Why Dietary Fiber Is Critical To Your Health
How I Discovered The Importance Of Dietary Fiber
I ignored the importance of dietary fiber for as long as I can remember. And I paid for the ignorance every day. Constipation and hemorrhoids have been a "normal" part of my life for more than 30 years.
The ironic part of this story is that I consider myself invested in my health. The first time I paid attention to fiber happened as I was reading by Dr. Mark Hyman. He recommends taking a fiber supplement called PGX before each meal. it made sense that moving food throughout the digestive tract should be part of a detox. The 10-Day Detox Diet
At the same time I read about the detox, I started driving as part of my job. It required sitting in a car for long time periods. The rrhoids flared painfully. I had to stop sitting at all. It was time for a trip to the doctor.
And that's how the dietary fiber education started. And that's why I wrote this article - to let people know the benefits of fiber and how it can improve your health. Did you know that the right amount of dietary fiber can actually help you lose weight? Read on . . .
Rrhoid Rage Leads To A Revelation
The rrhoid rage ended up with a visit to the doctor (GP). The exam is unpleasant. Imagine the look on my face when the GP suggested a gastro surgeon. Joy! His exam was equally unpleasant, but his solution worked – the pain eventually subsided.
What did he suggest? To me, at the time, it was a curious way to proceed. But I was in too much pain to question anything.
Here’s what he suggested:
- Orange Metamusil once a day in the morning, a tablespoon in 12 ounces of water. Why? Because most everyone is constipated and the supplement provides dietary fiber.
- Drink a lot of water during the day. At least 64 ounces.
- Get a colonoscopy. See me again after the colonoscopy – if necessary, I will surgically remove the rrhoids.
I was not hopeful. I should have been. After a week of increased fiber intake, including the Metamusil, the pain was gone. The rrhoids have not disapeared, but they did shrink.
Now I am prepping for the colonoscopy and finding out more about dietary fiber.
Why The Right Amount Of Dietary Fiber Is Important
So what are the benefits of getting enough fiber in your diet? The Mayo Clinic web site lists the following benefits (click here to get the details):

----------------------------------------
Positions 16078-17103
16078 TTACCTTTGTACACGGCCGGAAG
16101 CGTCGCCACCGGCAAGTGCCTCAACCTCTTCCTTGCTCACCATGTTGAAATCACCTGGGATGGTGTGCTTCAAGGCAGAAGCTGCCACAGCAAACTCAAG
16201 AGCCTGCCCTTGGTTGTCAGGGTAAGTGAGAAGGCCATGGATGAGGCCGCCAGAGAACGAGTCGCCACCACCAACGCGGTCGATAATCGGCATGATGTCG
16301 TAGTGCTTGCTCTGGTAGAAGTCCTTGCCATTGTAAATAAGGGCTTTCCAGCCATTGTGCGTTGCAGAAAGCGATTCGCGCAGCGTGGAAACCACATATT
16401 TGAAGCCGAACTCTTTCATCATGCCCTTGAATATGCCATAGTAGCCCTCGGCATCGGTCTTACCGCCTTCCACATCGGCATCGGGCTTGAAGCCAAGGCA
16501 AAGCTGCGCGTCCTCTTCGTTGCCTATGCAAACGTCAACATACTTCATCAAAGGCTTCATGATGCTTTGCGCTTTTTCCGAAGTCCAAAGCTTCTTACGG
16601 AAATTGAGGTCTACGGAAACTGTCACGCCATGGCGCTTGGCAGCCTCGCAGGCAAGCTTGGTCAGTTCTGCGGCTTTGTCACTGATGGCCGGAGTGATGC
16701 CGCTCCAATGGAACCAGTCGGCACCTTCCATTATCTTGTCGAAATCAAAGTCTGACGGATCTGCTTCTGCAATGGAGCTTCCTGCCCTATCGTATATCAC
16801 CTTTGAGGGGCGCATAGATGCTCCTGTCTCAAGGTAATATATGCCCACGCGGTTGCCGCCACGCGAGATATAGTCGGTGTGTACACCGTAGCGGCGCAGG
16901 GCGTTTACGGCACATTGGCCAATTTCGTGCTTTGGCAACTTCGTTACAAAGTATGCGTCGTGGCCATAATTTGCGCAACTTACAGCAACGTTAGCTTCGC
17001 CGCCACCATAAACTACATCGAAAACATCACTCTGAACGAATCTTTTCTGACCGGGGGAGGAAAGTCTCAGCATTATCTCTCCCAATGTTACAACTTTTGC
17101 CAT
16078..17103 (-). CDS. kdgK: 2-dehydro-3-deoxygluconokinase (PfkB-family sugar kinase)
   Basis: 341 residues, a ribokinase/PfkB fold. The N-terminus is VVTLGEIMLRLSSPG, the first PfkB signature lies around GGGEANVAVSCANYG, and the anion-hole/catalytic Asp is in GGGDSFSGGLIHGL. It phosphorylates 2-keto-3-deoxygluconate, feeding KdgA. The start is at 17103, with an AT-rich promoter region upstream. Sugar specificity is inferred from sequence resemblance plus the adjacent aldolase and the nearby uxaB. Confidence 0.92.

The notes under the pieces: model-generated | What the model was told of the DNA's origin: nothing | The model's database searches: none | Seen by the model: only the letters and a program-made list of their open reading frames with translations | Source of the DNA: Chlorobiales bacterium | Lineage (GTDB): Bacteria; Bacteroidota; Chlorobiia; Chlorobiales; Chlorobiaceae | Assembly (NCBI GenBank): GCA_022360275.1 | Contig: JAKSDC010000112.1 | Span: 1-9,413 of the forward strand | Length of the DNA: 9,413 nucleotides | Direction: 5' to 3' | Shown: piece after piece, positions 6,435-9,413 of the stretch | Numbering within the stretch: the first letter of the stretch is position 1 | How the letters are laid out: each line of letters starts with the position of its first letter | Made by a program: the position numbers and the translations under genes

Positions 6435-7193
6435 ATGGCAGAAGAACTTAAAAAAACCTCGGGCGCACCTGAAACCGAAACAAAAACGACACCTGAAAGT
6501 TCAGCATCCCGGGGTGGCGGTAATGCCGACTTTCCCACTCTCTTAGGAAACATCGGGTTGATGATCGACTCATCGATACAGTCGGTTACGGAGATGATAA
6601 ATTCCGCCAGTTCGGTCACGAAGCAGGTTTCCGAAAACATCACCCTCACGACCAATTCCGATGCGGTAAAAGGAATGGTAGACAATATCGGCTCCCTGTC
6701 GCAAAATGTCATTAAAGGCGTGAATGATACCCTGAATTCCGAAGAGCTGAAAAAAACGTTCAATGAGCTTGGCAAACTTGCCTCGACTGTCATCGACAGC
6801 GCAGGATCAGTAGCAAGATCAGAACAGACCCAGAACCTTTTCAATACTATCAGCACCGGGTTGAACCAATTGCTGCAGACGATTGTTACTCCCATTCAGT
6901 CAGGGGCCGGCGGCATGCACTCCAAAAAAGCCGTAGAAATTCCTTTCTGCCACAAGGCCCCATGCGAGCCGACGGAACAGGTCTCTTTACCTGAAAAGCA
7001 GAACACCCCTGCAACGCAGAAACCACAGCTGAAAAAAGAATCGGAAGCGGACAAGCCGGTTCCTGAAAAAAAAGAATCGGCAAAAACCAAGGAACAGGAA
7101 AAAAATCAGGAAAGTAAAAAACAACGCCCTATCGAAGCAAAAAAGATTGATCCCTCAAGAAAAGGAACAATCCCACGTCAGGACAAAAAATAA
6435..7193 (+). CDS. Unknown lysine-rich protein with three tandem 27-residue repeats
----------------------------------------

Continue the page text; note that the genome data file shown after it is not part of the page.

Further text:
- Normalizes bowel movements
- Helps maintain bowel health
- Lowers cholesterol
- Helps control blood sugar levels
- Aids in achieving healthy weight
This information is most interesting. Two things I have been trying to do for a while – lower my cholesterol and blood sugar – can be helped by increasing dietary fiber. The side benefit of losing excess weight is desirable for many people.
How Much Fiber Do You Need?
The dietary fiber requirements are approximately 25 grams per day for women and 35 grams a day for men. These guidelines are slightly lower for people over 50.
Note that the supplement (Metamusil) provides about 10 grams a day.
What foods provide the rest of the daily dietary fiber intake?
Here’s several articles to get you started:
Top Ten Foods Highest in Fiber
50 Fiber-Rich Foods
My personal favorite for breakfast is Kashi cereal (low sugar only) sprinkled with ground flaxseeds. Throughout the day I eat one or two Kashi nut bars (also low sugar). At dinner, vegetables like brussel sprouts, artichokes, and asparagus are high in fiber. Most salads will provide fiber. If you like beans and peas, lentil and split pea soup also are high in fiber. You can get plenty of good ideas from the articles listed above.
Remember These Tips When You Increase Your Dietary Fiber
Here are a few things to keep in mind when you increase your dietary fiber:
- Drink plenty of water (at least 64 ounces a day). The water keeps the fiber moving in your system. Yes, you will spend more time in the bathroom, but you may feel better, especially if your previous state was slightly dehydrated.
- Increase your fiber intake gradually. Unlike me, you do not have to add the full daily gram requirement all at once. That leads to digestive discomfort in a variety of forms, none of which are pleasant.
- Chew your food thoroughly, fiber or otherwise. It helps digestion.
- Be patient. It takes a while for your body to adapt to increased amounts of fiber.
NOTE: If you have a digestive disease, are a diabetic, or have any other medical condition, check with your doctor before increasing your fiber intake.